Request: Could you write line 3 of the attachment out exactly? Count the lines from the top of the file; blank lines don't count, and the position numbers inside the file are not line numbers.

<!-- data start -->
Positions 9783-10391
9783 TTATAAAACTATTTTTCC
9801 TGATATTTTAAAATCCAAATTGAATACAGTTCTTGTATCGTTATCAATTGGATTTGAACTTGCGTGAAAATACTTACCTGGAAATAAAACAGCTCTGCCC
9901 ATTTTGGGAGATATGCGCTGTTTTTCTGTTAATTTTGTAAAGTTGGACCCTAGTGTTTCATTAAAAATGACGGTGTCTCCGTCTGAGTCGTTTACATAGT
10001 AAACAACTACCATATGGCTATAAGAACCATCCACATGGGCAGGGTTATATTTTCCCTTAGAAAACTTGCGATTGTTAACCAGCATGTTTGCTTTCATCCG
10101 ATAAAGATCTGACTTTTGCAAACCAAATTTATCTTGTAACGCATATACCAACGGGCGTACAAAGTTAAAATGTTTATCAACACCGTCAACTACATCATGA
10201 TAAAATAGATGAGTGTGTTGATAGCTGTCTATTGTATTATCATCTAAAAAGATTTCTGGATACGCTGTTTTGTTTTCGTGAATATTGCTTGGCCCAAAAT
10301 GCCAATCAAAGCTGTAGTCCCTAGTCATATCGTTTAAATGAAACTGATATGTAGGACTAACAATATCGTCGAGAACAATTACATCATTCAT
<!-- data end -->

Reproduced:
9801 TGATATTTTAAAATCCAAATTGAATACAGTTCTTGTATCGTTATCAATTGGATTTGAACTTGCGTGAAAATACTTACCTGGAAATAAAACAGCTCTGCCC